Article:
Photoblog: Wireless Drums




Photoblog: Wireless Drums

Originally uploaded by fohdave.

This week is set build week, and we’re re-doing our risers. We stripped the drums entirely off the riser–well, I left the kick drum–along with the mics and cables so that we could vacuum the rug. I’m not a professional drummer so I put the drums back up the best I could knowing one of our drummers will most likely rearrange things a bit at rehearsal on Wednesday. Mic positioning is also not final. The mics and positioning on the drums are what I inherited from the last audio director, and I’ve been VERY happy with them. Here’s what we’re using these days:

Kick: Beta 91 and Sennheiser 902. The 91 is great for getting the “click” and the 902 does great for the thump. I had never used a 902 before, and right now that would be my first choice for kick drum mics if I could only use one. We put the 902 3/4 into the drum pointed at the beater head, but off-center. Then the 91 goes abut 1/4 in so it’s closer to the front head than the beater head–this keeps it from getting too clicky. This is stuff I picked up from the last audio director. When I’ve used 91’s in the past I used to put them about 3/4 in closer to the beater head, but I’m liking this better right now. In the past when I’ve used dynamics with condensers, I’ve tended towards sticking the dynamic either just inside the hole or right on the outside, but again I’m liking our current configuration more.

Snare: 57 on top and bottom. I fire the top mic across the top head angled down a bit so that it is aimed between the center and outside of the head. Bottom mic ends up perpendicular to the bottom head so that the top and bottom mic tend to end up at a 90 degree angle from each other which seems to help with phase issues–I like to aim it right at the snares whenever possible. On occasion I’ll flip the polarity of the bottom mic, but I don’t usually need to.

Hat: Audix ADX51

Toms: I’ve used Beta98’s in the past, but right now I have Shure KSM44’s which work pretty cool. I’ve struggled with getting tom sounds in the past, and I haven’t had any problems with these mics. Positioning ends up the same as the snare with them aimed between the center and outside of the head. The mics are mounted on LP Claws which get attached to anything BUT the drum itself. This helps keep them from affecting the tuning of the drums. I will probably pick up some Sennheiser 421’s at some point this year along with some Beta98’s just to have some more options, but in the meantime this is working great.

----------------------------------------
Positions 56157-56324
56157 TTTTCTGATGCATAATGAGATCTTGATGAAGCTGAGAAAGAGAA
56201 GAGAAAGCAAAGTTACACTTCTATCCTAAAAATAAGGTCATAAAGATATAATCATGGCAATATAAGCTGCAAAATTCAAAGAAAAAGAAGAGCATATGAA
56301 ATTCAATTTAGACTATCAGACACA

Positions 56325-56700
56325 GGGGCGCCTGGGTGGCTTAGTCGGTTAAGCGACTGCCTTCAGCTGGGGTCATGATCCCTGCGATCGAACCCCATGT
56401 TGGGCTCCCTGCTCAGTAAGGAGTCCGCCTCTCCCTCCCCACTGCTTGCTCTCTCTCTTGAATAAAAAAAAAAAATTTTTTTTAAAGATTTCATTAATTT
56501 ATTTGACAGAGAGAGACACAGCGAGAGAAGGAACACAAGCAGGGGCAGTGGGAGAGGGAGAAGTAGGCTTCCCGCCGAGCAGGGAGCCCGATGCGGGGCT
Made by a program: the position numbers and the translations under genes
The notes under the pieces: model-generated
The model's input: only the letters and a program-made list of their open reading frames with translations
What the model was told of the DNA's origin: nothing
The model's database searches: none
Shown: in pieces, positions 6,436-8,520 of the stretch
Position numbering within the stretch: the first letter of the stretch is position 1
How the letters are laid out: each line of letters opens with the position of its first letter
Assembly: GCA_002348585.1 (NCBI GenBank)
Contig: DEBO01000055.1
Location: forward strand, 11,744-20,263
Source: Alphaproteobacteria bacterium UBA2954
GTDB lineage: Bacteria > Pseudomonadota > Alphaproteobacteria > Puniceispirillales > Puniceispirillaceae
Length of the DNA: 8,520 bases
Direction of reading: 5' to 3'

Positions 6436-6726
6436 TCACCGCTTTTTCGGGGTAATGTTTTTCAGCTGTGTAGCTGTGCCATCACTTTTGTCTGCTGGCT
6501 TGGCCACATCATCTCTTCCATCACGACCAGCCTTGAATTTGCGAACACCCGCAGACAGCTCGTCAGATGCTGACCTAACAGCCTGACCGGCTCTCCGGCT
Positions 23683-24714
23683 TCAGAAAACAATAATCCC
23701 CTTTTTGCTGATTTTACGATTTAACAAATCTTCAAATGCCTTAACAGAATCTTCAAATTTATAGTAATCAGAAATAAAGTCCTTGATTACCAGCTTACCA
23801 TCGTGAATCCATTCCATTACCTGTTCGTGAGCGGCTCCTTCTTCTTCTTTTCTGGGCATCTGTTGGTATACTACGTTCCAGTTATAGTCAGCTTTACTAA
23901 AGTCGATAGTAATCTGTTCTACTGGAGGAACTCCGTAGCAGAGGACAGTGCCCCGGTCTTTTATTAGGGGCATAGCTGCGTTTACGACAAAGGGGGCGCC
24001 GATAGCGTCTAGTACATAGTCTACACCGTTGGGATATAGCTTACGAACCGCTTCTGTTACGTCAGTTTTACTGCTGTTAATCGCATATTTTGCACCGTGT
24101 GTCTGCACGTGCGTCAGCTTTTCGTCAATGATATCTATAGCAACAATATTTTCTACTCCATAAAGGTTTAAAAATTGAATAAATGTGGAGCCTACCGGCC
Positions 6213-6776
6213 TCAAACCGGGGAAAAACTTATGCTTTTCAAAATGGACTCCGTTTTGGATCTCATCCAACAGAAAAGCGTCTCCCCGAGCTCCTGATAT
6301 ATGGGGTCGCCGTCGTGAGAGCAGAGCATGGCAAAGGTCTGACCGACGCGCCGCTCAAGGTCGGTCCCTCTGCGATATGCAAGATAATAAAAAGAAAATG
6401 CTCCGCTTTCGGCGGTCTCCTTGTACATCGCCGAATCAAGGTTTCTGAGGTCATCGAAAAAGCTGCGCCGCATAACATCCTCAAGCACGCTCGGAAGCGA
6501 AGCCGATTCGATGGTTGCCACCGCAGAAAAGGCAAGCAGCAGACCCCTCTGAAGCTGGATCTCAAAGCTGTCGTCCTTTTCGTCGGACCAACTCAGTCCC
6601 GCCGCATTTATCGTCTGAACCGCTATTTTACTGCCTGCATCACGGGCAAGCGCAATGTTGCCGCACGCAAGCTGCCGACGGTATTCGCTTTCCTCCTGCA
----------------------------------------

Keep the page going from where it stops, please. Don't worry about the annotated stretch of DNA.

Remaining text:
Overheads: KSM44’s. These work great, but I’ll probably pick some other stuff up at some point to get some more options. AKG451’s are at the top of my list–I LOVE those. Positioning is closer to the cymbals to close mic them more than get an overall kit sound.

Ride/Tom 3: I have an additional KSM44 on a stand for mic’ing either the ride or an additional floor tom if the drummer wants it. When mic’ing the ride, I put the mic underneath the bell and as close as I can get.

Have any favorite drum mics and techniques you just love? Please add them in the comments because I’m always looking to experiment.

David Stagl

3 Responses to “Photoblog: Wireless Drums

  • Great post dave!

  • wayner
    11 years ago

    I am disappointed to see that you do not use a cowbell. But a 57 underneath the snare? Intriguing. And I have thought about adding something like a beta 91 to the kick after reading an article in some magazine which I only half remember.

    We use two SM81’s overhead, but I have wanted to capture more of the toms, so now I know what to do.

    Dave, this is a most excellent post. Thank you, Sir!

  • Ansley
    11 years ago

    Hey Dave, Good blog. Try out an Audix I5 on the snare just to play around. I’ve used them on the top mic a couple of times and like the response. Very close to the 57’s, but seem to have a bit more low mids. If you need one, let me know. I’ll let you have one for a Wednesday and Sunday.

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Photoblog: Wireless Drums